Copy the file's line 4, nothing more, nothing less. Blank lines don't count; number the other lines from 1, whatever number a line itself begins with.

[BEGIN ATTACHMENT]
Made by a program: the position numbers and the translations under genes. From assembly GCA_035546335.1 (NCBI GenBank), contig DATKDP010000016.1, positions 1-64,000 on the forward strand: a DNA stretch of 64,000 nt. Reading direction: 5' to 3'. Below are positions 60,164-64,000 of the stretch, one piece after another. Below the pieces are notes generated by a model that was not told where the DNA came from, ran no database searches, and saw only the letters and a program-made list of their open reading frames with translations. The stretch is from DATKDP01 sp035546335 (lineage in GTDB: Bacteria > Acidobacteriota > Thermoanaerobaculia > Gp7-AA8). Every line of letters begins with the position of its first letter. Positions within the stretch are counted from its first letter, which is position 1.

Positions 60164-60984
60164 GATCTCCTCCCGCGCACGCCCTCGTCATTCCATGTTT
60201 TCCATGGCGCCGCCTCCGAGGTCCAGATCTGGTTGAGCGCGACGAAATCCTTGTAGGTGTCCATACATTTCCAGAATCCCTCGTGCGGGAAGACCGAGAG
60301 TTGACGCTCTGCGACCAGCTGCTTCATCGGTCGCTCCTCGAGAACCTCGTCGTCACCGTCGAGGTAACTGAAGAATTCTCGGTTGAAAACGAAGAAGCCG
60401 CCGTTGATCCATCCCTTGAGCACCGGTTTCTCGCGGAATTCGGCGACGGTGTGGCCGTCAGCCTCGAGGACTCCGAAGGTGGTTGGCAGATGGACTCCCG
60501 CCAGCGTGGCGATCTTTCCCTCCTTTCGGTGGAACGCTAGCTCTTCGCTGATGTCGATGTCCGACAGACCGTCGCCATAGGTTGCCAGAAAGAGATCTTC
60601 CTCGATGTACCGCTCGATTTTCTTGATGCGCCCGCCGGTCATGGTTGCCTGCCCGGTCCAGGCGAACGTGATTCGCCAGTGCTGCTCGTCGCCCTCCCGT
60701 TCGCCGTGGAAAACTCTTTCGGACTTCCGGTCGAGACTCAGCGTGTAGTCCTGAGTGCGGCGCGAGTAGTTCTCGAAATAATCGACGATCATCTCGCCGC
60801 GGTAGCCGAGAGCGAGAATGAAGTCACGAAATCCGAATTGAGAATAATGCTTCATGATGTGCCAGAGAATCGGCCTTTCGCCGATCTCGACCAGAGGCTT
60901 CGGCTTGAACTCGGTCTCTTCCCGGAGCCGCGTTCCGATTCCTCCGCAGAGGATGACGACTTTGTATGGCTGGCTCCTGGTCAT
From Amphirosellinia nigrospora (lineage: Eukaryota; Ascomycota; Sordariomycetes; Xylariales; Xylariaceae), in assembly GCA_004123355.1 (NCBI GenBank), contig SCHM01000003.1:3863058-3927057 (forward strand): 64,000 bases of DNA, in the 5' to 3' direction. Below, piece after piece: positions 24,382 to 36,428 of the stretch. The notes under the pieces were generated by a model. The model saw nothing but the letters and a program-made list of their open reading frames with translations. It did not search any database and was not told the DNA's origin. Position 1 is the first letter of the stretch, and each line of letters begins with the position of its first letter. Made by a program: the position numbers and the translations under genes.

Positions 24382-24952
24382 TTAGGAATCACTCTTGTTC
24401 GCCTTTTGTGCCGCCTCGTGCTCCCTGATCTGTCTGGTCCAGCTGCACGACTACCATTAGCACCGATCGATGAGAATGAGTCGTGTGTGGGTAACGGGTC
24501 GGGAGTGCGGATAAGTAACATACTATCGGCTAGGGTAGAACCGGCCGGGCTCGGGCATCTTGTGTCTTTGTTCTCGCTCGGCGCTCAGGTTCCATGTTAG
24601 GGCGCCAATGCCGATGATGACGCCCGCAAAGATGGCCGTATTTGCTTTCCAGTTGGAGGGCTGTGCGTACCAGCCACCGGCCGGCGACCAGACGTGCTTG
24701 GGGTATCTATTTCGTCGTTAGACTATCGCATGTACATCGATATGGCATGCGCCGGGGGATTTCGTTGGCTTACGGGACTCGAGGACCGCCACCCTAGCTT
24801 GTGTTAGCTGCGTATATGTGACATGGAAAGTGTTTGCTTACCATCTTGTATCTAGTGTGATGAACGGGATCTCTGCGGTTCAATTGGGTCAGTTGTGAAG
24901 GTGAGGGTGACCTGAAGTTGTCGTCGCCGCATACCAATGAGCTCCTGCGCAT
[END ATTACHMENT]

60201 TCCATGGCGCCGCCTCCGAGGTCCAGATCTGGTTGAGCGCGACGAAATCCTTGTAGGTGTCCATACATTTCCAGAATCCCTCGTGCGGGAAGACCGAGAG